Ensure that the crown is closed and that it has been screwed tightly to prevent water from entering the timepiece. Submerge the wrist watch in the warm soapy water and scrub it gently with a soft bristled brush such as a soft toothbrush. With your fingers or a towel, apply soapy water to the case and dial. With the toothbrush, you can reach into the smallest areas and remove any built up that may be present. Rinse the watch with clean water after soaking it in lukewarm water for a minute.
With a soft, lint-free cloth, dry the watch face and band. Next, dry between the band's links using a hairdryer on lowest heat settings. When you hold the hairdryer a foot or two apart, the strip shouldn't get too hot. After wiping your Rolex face and bracelet with a clean, dry microfiber cloth, put your Rolex on your wrist and use the dry lint-free cloth one last time.
The crown of the watch's is most vulnerable to damage. Shocks on the crown can have consequences on the movement precisions and overall conditions. Through a stem inserted in a tube, the timepiece crown is directly connected to the wrist watch movement. Any damage to the crown or the stem can affect the timekeeper movement. Therefore, you should be cautious when you use the crown.
You should not wear your Rolex Submariner during rough activities since the crown could be damaged by high impacts. If your Rolex Submariner crown is knocked, you should take it to a watchmaker for servicing.
Always double-check that the crown is securely fastened to the case after adjusting or winding your Rolex Submariner. Examine the Rolex Submariner for signs of damage after a collision on the crown. The following are signs of a damaged crown stem: a grinding noise when you adjust the time or wind the movement, roughness when you rotate the crown, condensation on the crystal, or a watch that runs too slowly or too fast.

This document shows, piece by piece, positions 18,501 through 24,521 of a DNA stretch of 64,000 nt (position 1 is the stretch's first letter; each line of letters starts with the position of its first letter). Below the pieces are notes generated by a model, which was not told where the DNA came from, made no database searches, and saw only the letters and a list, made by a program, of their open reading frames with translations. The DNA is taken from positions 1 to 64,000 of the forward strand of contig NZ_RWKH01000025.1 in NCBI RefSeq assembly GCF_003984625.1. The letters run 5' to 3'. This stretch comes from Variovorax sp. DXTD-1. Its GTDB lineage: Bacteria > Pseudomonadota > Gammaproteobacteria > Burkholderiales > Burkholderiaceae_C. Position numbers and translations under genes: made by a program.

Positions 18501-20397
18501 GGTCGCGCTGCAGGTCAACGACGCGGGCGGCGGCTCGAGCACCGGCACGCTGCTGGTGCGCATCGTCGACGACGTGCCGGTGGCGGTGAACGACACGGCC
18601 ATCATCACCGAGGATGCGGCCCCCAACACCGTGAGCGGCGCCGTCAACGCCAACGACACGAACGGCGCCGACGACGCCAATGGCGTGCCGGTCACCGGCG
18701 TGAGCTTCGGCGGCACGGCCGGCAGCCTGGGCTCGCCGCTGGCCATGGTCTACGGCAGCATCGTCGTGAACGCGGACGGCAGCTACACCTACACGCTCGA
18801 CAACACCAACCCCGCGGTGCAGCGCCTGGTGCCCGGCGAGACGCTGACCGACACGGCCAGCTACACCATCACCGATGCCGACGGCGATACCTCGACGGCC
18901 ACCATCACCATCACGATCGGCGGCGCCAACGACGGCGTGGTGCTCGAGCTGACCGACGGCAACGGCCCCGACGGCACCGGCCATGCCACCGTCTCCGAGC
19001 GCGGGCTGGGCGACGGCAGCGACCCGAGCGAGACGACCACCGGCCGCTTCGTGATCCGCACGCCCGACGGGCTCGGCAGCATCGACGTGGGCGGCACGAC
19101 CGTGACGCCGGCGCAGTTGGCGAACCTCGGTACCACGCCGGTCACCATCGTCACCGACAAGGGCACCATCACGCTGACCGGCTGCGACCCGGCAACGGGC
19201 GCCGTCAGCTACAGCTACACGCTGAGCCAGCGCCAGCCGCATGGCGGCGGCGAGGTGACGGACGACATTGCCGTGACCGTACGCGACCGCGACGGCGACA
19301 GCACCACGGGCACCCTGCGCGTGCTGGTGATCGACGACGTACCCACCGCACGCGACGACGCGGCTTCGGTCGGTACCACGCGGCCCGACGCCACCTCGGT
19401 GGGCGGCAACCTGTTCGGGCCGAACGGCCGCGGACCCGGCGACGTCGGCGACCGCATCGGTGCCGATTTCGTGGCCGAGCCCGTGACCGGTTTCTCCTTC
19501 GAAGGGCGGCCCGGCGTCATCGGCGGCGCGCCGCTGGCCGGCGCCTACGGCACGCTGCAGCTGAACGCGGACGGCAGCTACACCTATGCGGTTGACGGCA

Does Rolex Warranty Cover Scratches? As part of the Rolex warranty, scratches and marks on the bracelets, case, crystal, or bezel are not covered. Replacement or addition of parts, components, or accessories not made by Rolex will void the warranty. The guarantee is null and void if third parties execute works on the wristwatch.
How Long Is Rolex Warranty? From 2015, the Rolex guarantee is 5 years. The Rolex service fee is not included in the Rolex warranty. What Does Rolex Warranty Cover? Rolex ensures that the Rolex will work as designed for the next five years after purchase. You must account the expense of service for your before acquiring a Rolex.
The Rolex warranty covers only production flaws, not normal wear and tear. Rolex Service is an operation that restores the original functionality and aesthetic of a Rolex to its original state caused by normal wear and tear when the watch is used. Rolex's warranty does not cover the cost of servicing the Rolex as a result of this.
If a manufacturing flaw causes the watch to malfunction, Rolex will cover the repair costs. In all honesty, Rolex SA does such an excellent job of quality control that production defects are extremely unusual.
wrist watches do not come with a five-year warranty covering wear and tear. Rolex guarantees do not cover scratches and marks on bracelets, Oyster cases or crystals.
During a Rolex service, scratches and marks are polished at no extra charge. A Rolex Service Center can replace the crystal during a Rolex watch service if it is scratched.